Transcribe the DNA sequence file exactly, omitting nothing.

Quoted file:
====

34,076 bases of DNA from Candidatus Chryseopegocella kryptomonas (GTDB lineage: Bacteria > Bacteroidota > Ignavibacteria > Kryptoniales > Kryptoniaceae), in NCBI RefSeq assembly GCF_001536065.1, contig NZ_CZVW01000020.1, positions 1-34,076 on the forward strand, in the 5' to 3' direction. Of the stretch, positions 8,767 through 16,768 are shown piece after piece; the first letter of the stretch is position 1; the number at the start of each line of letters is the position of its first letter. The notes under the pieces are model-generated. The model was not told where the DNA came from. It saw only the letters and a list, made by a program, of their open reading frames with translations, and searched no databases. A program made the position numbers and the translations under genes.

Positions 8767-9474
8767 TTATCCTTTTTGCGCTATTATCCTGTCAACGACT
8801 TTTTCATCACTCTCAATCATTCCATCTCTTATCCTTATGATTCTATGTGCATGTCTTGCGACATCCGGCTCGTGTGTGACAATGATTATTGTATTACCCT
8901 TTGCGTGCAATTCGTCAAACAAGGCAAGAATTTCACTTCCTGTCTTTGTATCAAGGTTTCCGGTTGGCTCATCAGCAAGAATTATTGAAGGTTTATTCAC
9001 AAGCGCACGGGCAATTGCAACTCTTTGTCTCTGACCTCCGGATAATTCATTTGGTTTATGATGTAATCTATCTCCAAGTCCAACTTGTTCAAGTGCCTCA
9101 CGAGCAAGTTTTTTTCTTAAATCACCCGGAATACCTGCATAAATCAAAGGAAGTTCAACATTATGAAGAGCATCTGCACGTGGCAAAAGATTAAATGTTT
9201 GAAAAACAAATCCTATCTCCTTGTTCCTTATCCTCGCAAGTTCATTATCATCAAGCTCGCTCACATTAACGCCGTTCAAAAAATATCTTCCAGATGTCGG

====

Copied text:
34,076 bases of DNA from Candidatus Chryseopegocella kryptomonas (GTDB lineage: Bacteria > Bacteroidota > Ignavibacteria > Kryptoniales > Kryptoniaceae), in NCBI RefSeq assembly GCF_001536065.1, contig NZ_CZVW01000020.1, positions 1-34,076 on the forward strand, in the 5' to 3' direction. Of the stretch, positions 8,767 through 16,768 are shown piece after piece; the first letter of the stretch is position 1; the number at the start of each line of letters is the position of its first letter. The notes under the pieces are model-generated. The model was not told where the DNA came from. It saw only the letters and a list, made by a program, of their open reading frames with translations, and searched no databases. A program made the position numbers and the translations under genes.

Positions 8767-9474
8767 TTATCCTTTTTGCGCTATTATCCTGTCAACGACT
8801 TTTTCATCACTCTCAATCATTCCATCTCTTATCCTTATGATTCTATGTGCATGTCTTGCGACATCCGGCTCGTGTGTGACAATGATTATTGTATTACCCT
8901 TTGCGTGCAATTCGTCAAACAAGGCAAGAATTTCACTTCCTGTCTTTGTATCAAGGTTTCCGGTTGGCTCATCAGCAAGAATTATTGAAGGTTTATTCAC
9001 AAGCGCACGGGCAATTGCAACTCTTTGTCTCTGACCTCCGGATAATTCATTTGGTTTATGATGTAATCTATCTCCAAGTCCAACTTGTTCAAGTGCCTCA
9101 CGAGCAAGTTTTTTTCTTAAATCACCCGGAATACCTGCATAAATCAAAGGAAGTTCAACATTATGAAGAGCATCTGCACGTGGCAAAAGATTAAATGTTT
9201 GAAAAACAAATCCTATCTCCTTGTTCCTTATCCTCGCAAGTTCATTATCATCAAGCTCGCTCACATTAACGCCGTTCAAAAAATATCTTCCAGATGTCGG